Behind the Lens: Website helps teach photography basics

I’ve been teaching quite a few photography courses over the last couple of years. I have instructed a KU course in photojournalism and I continue to teach a series of photography classes for the Osher Lifelong Learning Institute at KU. Through all these classes, I’ve learned three things:

1) Few people understand the relationship between the exposure controls of shutter speed, aperture and ISO.

2) Everyone can become a more creative photographer.

3) Nobody reads the manual.

I admit, I don’t read the manual either. It will tell you about your particular camera, but it won’t tell you much else.


This screen shot from the CameraSim website, shows how you can use camera exposure controls to photograph a simulated active scene. The simulator gives you a good understanding of the relationships between shutter speed, aperture and ISO to control your camera exposure.

On the other hand, understanding how all cameras work and exploring the creative process of photography will go along way in determining the success of a photograph or a photographer.

Understanding what to do to make a properly exposed photograph is a technical issue. The creative aspect of photography necessitates visual awareness.

While both of these are challenging, I find that the hardest thing to teach, probably because it is so tedious and technical, is the mechanics of a camera. That’s why I was grateful to Angela Perkins, Lawrence High School’s photography instructor, when she mentioned to me a website called that explores the mechanics and functions of a digital single-lens camera in a unique way.

You are provided a simulated and ‘active’ scene of a young girl holding a spinning pinwheel and swaying back and forth on a playground. You have all the controls of the camera available, including ISO, shutter speed and aperture. The simulator also allows you to change the focal length of your lens and even the distance you wish to place yourself from the subject.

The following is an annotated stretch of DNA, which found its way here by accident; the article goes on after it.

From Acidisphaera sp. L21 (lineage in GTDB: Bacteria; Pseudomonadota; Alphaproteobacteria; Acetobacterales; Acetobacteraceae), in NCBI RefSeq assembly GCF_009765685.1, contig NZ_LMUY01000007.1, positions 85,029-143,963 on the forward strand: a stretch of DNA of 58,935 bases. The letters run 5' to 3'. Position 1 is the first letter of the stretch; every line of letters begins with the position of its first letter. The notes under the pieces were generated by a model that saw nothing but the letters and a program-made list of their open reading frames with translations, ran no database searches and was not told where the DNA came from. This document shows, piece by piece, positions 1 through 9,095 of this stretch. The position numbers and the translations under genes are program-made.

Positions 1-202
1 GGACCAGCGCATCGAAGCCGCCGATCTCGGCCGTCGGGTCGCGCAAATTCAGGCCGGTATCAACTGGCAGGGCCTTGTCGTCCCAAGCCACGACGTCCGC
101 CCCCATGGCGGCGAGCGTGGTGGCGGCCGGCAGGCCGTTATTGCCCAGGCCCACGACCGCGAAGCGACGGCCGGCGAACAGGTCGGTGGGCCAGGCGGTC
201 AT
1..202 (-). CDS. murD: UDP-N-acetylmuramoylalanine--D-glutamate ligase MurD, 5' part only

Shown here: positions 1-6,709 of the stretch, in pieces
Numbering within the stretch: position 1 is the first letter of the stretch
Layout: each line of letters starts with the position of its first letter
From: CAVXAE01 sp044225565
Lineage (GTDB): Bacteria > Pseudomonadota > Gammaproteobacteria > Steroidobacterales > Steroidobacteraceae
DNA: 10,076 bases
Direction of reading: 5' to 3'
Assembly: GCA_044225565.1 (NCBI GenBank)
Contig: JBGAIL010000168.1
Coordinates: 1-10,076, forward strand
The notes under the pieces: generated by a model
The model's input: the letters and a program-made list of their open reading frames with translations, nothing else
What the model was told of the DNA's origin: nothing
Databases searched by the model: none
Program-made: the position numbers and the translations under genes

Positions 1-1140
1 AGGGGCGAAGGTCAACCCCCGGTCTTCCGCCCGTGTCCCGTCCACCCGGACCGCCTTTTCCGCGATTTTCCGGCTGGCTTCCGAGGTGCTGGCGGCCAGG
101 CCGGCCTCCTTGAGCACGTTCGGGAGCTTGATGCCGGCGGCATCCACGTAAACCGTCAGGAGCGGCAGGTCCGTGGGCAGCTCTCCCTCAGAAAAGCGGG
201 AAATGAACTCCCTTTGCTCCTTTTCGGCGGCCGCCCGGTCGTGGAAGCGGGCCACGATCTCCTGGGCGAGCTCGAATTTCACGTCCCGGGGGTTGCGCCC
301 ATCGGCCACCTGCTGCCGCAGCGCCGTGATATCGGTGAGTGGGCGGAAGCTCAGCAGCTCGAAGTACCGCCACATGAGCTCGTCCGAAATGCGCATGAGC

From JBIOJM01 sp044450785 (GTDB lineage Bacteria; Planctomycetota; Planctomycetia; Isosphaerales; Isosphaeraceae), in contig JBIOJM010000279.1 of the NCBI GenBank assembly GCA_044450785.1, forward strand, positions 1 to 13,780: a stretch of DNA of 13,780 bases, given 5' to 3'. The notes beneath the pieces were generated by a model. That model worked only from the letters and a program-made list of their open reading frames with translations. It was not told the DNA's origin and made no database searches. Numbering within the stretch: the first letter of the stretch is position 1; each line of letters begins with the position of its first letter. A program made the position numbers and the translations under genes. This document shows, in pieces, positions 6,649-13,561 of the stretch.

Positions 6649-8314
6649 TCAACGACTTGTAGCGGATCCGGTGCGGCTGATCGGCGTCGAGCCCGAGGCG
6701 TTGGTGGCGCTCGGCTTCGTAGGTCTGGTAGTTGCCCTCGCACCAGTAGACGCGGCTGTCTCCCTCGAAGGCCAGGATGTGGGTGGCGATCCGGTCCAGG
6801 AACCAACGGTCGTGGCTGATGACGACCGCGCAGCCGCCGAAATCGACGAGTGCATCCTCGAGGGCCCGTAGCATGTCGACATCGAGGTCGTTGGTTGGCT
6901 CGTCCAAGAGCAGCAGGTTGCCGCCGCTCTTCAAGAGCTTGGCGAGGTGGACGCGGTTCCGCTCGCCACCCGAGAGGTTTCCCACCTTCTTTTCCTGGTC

Once you determine an appropriate exposure, you snap a photo and review the result. You quickly begin to understand relationships between ISO, shutter speed and aperture.

If you want to photograph the pinwheel so it freezes the motion, you must set a higher shutter speed. In turn, this means you need to make equal adjustments in either aperture or ISO. Whether you use the automatic shutter priority or aperture priority or the manual control settings, you are always able to watch how exposure is adjusted.

Also, depending on what focal length of lens you use and the distance from the subject you choose to photograph, you discover how these choices affect depth-of-field and the look of the background information. Give it a try and send me any questions you have about exposure controls and operating cameras.

In a couple of weeks, we’ll talk more about getting creative with your compositions.


EDemasio 7 years, 2 months ago

Thanks for this article! I really do enjoy the other ones as well. They help tremendously with my photography. Looking forward to more!

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